My seven years as a junior Foreign Service Officer with the Department of State left me with a profound admiration for the ability of the Department to ignore reality at the behest of its political, military, economic – and in particular – immediate superior in the career pecking order – overlords. This ability to manufacture whole-cloth cover for manifest stupidity truly is a thing of rare beauty that serves our nation well. As the new Secretary of State recently put it, “Americans have a right to be stupid,” and so does the nation as a whole in some of its policies, and the Department of State must of course loyally find a way of presenting the various ‘shit accompli’ in socially presentable ways. It is, alas, some of what they have to do.
I remember when I was parked in a windowless cubicle on the China Desk tasked with writing National Day greetings for Mongolia (as punishment for issuing some time earlier “too many” student visas to Nepalis though I had done a validation study supporting my decisions) when a memo, no doubt by mistake, came across my desk. It was a draft of the Global Shale Gas Initiative. Wanting to of course get out of hot water, and impress my bosses, and yes, serve my country as I was being paid to do, I cobbled together a summary of some of the major problems facing shale gas (water-intensive operations at a time of increasing water scarcity, pollution of groundwater and the air, the fact that -given the quantity of fugitive methane emissions involved in the process – it appeared to be about as green as the darkest of back coal, and the fact that we were pushing an initiative overseas when our own EPA had yet to weigh in on the environmental merits or lack there of, of the process). It wasn’t long before I was called into my boss’s office and dressed down for daring to reply. “Do you know who was on that e-mail chain?” he said in whispered tones. “God,” I hoped silently to myself, wanting the Creator to know that at least one minor bureaucrat cared about Her Creation.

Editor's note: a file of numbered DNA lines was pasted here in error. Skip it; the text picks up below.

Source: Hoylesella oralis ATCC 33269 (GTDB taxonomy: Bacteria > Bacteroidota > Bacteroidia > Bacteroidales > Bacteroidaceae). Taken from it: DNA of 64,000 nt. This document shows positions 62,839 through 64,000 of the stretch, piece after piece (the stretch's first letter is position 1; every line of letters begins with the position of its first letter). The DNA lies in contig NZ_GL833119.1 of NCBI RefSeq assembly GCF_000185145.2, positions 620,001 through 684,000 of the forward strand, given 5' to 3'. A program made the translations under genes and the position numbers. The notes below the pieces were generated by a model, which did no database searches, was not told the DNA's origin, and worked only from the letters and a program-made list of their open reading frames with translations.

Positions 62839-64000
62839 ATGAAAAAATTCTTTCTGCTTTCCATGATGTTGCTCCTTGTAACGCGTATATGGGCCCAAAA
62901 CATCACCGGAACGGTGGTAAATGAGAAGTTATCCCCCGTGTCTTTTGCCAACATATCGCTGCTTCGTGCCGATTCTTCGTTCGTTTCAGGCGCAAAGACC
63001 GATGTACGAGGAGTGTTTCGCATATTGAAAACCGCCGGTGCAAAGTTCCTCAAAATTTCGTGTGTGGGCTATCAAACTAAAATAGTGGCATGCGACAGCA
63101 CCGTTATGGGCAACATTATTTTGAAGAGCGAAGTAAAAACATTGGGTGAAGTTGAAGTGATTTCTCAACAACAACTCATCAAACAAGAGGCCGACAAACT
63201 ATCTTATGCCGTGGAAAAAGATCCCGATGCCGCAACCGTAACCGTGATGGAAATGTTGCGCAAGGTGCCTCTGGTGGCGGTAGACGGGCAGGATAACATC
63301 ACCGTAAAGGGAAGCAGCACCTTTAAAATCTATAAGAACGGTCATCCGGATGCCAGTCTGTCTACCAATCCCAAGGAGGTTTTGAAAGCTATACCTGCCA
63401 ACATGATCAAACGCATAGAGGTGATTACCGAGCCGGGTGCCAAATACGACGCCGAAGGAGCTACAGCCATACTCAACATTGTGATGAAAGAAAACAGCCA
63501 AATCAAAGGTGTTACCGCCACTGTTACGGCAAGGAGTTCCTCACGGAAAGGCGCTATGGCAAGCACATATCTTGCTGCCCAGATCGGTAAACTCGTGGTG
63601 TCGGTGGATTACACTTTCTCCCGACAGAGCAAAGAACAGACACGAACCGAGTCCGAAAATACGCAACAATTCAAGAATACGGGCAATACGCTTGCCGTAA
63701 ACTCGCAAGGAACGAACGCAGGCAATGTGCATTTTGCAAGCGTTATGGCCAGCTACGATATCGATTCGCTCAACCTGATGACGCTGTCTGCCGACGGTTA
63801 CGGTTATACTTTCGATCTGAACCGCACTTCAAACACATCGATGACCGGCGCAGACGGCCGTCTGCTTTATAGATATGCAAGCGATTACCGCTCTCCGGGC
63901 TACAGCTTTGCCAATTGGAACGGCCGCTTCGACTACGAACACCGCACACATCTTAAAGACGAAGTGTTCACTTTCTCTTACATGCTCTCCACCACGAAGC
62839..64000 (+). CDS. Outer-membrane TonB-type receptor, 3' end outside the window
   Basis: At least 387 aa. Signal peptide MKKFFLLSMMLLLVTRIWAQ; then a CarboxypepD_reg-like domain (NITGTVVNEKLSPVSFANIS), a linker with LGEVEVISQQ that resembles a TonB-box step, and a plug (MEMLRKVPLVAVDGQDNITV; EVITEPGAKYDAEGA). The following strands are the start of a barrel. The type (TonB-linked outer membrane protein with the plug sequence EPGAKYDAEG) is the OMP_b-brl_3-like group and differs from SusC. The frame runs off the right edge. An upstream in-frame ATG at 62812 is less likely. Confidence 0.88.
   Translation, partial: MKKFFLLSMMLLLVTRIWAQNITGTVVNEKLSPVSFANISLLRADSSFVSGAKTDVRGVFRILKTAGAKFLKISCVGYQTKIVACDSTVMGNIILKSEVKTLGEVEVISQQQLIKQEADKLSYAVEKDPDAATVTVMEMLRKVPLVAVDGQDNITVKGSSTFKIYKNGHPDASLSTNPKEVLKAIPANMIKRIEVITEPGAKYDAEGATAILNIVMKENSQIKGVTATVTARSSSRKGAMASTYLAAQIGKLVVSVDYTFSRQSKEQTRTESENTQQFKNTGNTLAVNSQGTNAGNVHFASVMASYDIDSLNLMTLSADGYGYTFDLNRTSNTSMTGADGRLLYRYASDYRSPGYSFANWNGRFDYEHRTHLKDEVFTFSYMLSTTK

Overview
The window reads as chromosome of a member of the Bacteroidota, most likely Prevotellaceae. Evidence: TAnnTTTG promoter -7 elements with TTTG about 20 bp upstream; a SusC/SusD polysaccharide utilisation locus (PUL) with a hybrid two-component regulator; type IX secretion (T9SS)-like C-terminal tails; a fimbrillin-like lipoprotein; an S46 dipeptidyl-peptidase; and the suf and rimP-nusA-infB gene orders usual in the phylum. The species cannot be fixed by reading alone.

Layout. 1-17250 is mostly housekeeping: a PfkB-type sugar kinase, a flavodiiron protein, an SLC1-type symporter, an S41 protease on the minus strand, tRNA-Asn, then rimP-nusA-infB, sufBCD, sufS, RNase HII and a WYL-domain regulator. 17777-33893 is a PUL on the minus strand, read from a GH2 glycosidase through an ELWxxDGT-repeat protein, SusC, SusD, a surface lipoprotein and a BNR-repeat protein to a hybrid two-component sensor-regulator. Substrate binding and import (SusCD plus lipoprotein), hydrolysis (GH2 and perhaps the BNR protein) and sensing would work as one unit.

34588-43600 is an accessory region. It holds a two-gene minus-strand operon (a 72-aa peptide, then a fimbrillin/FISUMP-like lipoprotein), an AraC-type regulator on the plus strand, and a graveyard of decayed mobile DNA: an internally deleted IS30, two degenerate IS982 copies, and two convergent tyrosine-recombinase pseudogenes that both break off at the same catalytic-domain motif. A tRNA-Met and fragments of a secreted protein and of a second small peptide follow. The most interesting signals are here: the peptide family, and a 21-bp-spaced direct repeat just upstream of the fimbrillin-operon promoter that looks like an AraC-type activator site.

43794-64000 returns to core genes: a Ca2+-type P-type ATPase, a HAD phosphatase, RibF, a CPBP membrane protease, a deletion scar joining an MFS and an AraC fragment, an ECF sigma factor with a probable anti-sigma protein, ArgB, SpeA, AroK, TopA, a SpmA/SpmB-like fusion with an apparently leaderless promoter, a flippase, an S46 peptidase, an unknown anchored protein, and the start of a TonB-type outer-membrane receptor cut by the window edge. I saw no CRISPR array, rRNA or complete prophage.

But anyway, though that pretty much ended my attempt at a career renaissance on the China Desk, I was lucky enough to run into the Special Coordinator for Water while we were both waiting in line to get our security badges renewed down in the bowels of Foggy Bottom (Main State). He made the mistake, given the trouble I later caused for him, of inviting me to come work on his team in the Office of Environmental Policy in the Bureau of Oceans Environmental and Scientific Affairs (OES/EAP). At last, I thought, I have arrived at a place in the Department where my desire to save the planet in my own little way is in accordance with the best of US ideals. Being both a naïf and a stubborn cuss, I quixotically continued to try and raise awareness of some of the problems associated with shale gas. Once I was politely taken aside and told by someone with much more experience than me, that in the Department, when environmental issues came up against strategic issues – and shale gas was being pushed for strategic reasons – it was the strategic thinking side which won the day. We were able to score a minor victory, though. We screened “Gasland” at the Department and succeeded, as a result of that or not, in getting a small phrase inserted in the Global Shale Gas Initiative saying it needed to be carried out in an environmentally responsible manner. You might think this is not much of a victory, but given that words are the coin of the realm at State, great swathes of the Department spend considerable resources arguing about semicolons and whatnots and whether a phrase is sufficiently diplomatically ambiguous (or not) just in case reality has the hubris to not always conform with US talking points (although frankly, the Department seemed more afraid of Congress than of reality).